Feds Allege Ranbaxy Lied About Quality of Drugs

Federal prosecutors say the company misled the U.S. about its low-cost meds.

July 14, 2008— -- WASHINGTON (AP) - Federal prosecutors allege that Indian generic drugmaker Ranbaxy Laboratories deliberately misled the U.S. government about the quality of its low-cost medicines.

The Justice Department is demanding Ranbaxy turn over documents which it hopes will prove the company fabricated data to convince the U.S. government to approve its products.

Prosecutors made the allegations in a motion filed July 3 with the U.S. District Court of Maryland. The filing asks the court to order Ranbaxy to turn over the documents.

Ranbaxy called the allegations "baseless," in a statement Monday, but said it would cooperate with the investigation.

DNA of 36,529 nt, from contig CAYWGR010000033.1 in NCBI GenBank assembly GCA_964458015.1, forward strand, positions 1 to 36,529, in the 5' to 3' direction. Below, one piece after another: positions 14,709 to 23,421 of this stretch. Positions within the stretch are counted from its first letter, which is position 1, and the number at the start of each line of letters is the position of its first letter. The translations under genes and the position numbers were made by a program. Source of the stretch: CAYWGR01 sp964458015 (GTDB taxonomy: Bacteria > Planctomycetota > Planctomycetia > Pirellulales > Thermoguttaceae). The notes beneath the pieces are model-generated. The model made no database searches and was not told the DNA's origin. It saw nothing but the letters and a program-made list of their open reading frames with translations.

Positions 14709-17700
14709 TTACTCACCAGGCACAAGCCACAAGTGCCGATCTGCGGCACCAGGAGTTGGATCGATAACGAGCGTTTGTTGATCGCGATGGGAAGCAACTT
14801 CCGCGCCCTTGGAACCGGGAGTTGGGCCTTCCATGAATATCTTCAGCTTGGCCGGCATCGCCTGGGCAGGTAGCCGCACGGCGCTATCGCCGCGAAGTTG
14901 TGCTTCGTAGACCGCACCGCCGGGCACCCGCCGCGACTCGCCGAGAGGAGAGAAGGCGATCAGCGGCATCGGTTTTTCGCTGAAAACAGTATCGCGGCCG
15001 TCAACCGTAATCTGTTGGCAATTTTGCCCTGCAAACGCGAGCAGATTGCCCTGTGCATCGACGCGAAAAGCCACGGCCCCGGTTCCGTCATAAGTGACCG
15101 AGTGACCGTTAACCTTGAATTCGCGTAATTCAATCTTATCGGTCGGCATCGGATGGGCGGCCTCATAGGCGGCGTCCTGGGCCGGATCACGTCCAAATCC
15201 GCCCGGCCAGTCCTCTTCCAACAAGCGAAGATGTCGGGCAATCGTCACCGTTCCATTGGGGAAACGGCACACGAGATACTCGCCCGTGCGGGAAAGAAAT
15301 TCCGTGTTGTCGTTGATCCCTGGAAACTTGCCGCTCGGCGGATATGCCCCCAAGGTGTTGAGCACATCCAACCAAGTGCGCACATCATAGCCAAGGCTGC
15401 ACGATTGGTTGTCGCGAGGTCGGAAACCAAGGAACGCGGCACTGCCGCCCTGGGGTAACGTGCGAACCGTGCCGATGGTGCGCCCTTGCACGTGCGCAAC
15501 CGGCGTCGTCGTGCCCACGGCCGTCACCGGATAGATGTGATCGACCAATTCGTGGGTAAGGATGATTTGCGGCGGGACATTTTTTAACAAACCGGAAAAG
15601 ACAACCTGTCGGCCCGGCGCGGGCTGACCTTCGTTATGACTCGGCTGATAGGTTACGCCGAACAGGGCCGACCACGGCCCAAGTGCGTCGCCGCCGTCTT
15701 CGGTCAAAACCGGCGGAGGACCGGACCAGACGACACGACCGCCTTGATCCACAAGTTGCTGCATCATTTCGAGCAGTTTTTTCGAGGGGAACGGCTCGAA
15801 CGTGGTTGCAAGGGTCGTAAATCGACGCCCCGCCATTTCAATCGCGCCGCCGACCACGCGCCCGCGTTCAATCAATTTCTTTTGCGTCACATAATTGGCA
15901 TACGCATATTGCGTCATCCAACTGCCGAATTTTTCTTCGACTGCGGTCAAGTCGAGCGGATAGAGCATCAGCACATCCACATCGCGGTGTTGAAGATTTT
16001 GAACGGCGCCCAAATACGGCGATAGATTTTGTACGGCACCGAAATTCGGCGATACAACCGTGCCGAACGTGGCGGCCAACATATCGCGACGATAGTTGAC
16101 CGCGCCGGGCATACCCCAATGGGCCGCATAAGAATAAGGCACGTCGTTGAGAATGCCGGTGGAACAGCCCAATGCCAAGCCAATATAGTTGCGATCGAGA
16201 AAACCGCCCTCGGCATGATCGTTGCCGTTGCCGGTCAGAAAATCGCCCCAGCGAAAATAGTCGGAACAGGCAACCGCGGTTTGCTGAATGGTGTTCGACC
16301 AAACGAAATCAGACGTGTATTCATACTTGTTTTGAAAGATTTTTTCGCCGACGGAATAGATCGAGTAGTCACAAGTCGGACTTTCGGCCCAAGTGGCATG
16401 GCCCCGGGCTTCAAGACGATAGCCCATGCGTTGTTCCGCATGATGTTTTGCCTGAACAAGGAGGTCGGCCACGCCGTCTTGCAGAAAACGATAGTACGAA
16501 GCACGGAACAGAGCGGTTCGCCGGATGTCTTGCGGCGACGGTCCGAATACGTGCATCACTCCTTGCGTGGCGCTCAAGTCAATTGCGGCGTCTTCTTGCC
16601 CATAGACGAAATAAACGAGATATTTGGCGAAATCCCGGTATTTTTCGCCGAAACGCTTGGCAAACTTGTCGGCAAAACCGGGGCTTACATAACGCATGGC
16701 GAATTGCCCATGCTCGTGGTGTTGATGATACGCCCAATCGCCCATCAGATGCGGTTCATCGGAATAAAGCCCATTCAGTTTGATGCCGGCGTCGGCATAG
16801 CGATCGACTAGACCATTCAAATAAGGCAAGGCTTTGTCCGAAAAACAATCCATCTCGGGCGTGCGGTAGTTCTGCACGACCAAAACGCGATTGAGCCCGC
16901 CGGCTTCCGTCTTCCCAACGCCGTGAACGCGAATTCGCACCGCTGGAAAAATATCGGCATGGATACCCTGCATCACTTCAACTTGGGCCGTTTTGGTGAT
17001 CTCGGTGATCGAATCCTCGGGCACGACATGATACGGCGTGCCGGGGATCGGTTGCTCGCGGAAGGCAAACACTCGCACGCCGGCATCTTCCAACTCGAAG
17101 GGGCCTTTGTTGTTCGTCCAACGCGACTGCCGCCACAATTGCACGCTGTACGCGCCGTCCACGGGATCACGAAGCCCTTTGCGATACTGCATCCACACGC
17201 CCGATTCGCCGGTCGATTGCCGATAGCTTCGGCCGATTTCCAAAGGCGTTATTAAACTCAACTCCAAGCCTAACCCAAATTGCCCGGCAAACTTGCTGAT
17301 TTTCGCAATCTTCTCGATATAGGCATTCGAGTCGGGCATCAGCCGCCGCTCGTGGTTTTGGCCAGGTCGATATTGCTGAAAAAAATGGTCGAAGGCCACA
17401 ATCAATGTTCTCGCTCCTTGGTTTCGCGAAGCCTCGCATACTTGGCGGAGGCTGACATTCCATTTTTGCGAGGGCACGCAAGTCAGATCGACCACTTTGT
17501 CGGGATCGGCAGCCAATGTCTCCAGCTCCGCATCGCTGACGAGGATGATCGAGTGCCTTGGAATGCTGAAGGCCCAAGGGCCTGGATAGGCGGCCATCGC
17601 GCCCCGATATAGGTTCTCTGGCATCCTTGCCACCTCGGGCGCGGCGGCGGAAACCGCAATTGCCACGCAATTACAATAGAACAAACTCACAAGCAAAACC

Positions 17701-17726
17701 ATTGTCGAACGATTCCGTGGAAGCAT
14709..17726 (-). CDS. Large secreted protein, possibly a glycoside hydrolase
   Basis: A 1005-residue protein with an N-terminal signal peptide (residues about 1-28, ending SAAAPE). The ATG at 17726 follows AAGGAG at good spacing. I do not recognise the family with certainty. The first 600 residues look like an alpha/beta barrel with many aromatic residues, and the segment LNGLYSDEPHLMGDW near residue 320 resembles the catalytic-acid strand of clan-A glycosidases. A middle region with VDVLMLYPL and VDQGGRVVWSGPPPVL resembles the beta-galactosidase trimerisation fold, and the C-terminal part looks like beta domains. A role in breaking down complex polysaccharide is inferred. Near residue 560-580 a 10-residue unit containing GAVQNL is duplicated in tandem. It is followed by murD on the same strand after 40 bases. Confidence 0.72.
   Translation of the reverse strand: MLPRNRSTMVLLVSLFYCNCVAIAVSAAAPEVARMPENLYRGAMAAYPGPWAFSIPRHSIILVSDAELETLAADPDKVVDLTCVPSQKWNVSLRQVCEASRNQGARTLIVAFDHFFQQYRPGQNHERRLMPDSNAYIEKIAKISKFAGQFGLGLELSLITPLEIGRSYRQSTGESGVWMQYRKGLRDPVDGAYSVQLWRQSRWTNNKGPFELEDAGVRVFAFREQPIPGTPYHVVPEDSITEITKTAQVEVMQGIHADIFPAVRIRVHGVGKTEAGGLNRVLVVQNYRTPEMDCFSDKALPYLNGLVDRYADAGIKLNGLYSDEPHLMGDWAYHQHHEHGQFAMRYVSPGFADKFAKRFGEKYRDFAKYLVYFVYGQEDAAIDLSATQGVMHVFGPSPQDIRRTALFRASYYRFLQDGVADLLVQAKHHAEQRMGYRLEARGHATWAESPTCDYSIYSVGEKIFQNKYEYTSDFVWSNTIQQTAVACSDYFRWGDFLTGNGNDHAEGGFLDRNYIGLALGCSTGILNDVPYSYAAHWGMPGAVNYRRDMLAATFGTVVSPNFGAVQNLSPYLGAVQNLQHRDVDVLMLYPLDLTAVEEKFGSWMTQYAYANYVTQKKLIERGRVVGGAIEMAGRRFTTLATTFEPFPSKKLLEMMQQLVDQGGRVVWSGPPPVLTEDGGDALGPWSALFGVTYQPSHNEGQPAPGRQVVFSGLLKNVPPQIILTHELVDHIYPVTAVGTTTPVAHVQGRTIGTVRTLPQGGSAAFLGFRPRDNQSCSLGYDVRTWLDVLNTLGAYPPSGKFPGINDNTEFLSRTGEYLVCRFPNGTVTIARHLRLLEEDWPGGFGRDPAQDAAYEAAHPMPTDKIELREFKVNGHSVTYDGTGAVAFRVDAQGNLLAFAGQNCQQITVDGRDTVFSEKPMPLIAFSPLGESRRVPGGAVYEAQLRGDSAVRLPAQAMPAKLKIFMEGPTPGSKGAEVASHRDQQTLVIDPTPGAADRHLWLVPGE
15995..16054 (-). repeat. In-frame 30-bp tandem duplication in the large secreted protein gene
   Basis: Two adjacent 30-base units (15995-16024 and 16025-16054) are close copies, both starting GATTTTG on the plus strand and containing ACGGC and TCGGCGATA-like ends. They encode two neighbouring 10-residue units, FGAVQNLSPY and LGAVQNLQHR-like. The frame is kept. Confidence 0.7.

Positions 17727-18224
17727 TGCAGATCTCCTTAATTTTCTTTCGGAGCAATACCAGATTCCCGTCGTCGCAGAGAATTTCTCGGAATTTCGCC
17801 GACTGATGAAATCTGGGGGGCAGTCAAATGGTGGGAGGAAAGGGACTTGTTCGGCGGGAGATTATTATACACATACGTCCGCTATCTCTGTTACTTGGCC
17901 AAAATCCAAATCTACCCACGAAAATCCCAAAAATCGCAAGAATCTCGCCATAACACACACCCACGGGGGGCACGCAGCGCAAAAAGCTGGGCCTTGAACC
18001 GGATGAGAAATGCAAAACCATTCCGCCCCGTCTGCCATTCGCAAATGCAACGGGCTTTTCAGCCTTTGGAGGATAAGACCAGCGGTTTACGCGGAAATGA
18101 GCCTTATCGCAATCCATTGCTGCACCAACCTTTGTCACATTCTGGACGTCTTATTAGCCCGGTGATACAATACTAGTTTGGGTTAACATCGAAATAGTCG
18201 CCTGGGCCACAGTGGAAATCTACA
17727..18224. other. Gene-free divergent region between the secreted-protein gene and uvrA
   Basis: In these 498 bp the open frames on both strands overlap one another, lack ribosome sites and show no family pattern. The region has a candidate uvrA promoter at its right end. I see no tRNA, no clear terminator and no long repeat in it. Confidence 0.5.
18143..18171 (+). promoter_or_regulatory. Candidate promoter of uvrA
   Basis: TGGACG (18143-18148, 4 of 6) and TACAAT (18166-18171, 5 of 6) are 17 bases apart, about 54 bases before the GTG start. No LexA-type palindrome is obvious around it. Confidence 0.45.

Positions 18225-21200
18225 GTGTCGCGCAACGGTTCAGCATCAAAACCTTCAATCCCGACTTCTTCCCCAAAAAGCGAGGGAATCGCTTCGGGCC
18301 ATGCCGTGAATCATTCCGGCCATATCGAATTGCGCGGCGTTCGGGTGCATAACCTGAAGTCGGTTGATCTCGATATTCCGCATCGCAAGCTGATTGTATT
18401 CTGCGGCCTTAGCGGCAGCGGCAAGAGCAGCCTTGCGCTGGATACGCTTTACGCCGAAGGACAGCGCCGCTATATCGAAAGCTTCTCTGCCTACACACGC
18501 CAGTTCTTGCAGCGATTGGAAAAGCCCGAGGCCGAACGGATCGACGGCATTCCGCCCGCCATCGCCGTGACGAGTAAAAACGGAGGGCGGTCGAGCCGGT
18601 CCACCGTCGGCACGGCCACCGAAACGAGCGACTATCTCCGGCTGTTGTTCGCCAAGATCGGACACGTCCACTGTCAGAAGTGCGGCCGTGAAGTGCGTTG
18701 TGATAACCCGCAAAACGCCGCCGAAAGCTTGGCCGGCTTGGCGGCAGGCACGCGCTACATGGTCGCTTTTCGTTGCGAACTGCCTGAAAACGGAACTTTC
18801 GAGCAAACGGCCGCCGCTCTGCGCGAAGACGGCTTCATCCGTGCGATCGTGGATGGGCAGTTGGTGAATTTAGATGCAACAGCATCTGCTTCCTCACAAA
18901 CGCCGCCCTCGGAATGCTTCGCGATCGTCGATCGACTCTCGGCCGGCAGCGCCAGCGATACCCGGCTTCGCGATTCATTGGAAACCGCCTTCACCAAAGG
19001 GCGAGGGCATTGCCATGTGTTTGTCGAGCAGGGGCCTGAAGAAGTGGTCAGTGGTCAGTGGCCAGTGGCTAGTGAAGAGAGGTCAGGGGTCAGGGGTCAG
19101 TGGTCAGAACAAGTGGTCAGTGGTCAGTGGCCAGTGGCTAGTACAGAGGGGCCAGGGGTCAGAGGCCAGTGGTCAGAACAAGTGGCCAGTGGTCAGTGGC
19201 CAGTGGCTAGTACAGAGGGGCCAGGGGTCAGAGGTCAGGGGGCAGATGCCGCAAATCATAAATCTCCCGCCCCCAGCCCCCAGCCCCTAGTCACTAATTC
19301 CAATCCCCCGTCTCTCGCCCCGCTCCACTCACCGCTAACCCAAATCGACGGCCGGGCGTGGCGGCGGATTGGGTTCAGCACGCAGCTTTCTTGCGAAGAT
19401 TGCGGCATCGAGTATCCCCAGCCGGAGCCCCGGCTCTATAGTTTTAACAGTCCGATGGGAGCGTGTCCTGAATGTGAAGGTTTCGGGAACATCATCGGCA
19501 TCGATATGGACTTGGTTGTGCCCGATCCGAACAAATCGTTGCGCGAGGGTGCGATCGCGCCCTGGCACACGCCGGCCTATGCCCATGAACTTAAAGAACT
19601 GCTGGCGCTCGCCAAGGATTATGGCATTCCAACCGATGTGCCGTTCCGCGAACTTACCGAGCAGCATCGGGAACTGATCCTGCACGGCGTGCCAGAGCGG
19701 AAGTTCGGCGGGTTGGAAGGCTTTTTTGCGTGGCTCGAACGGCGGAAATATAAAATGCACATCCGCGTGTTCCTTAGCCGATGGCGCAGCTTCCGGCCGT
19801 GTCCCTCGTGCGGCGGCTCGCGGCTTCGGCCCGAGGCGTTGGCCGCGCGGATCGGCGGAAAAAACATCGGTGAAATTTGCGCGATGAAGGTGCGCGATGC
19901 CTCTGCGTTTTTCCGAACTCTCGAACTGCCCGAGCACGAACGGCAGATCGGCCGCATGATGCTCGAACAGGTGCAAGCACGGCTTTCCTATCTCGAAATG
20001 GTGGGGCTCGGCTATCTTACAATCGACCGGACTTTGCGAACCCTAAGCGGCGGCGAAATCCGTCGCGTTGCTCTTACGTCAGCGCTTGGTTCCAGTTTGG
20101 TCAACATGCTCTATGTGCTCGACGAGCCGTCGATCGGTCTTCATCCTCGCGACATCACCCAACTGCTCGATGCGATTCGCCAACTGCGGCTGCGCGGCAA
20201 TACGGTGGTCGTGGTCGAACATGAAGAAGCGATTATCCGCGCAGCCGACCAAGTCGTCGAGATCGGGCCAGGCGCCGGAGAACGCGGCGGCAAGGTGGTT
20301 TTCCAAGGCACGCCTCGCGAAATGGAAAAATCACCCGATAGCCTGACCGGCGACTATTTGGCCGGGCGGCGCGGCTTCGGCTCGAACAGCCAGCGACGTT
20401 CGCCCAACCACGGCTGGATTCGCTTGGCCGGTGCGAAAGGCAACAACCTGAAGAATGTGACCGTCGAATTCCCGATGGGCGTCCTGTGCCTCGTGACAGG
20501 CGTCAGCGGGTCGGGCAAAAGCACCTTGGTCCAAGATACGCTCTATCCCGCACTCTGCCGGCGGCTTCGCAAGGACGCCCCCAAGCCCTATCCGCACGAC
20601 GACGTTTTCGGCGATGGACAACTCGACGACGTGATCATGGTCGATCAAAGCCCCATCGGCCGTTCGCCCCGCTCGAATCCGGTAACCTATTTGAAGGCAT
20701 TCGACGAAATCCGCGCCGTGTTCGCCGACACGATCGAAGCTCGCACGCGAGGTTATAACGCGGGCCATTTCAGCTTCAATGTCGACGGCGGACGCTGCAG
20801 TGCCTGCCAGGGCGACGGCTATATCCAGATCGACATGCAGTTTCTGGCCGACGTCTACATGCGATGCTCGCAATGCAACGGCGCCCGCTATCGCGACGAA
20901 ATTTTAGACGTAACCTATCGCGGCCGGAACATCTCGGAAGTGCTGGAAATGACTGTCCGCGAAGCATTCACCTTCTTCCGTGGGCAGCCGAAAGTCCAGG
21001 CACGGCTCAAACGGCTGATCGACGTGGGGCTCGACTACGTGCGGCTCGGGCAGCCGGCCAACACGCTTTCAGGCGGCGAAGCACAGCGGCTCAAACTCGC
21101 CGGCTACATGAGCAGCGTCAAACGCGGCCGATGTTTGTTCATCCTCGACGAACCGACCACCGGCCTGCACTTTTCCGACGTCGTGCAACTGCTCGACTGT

Ranbaxy is India's largest pharmaceutical company and claims to be the 10th largest generic drugmaker in the world.

The government has been investigating Ranbaxy since 2006, when the Food and Drug Administration issued a warning letter over manufacturing violations found at a company plant in India. Ranbaxy officials have been trying to resolve the issue with U.S. regulators since.

Last year, government officials seized paper and electronic documents from Ranbaxy's U.S. headquarters in New Jersey.

In the filing earlier this month, Prosecutors say "reliable sources and supporting documents" show the company systematically lied about the makeup of its generic drugs, which include a cheaper version of Merck's blockbuster cholesterol pill Zocor. The FDA approves generic drugs based on evidence they are equivalent to the original medication. The government alleges Ranbaxy's equivalence data contained "false and fabricated information."

Additionally, the government alleges Ranbaxy uses unapproved ingredients and diluted amounts of ingredients in its drugs.

Ranbaxy previously argued that the documents were proprietary, according to the court filing. But prosecutors say Ranbaxy already disclosed parts of the documents to the FDA which it thought would help resolve the warning letter.

Official from the Justice Department and the FDA declined to provide further comment, citing the ongoing nature of the case.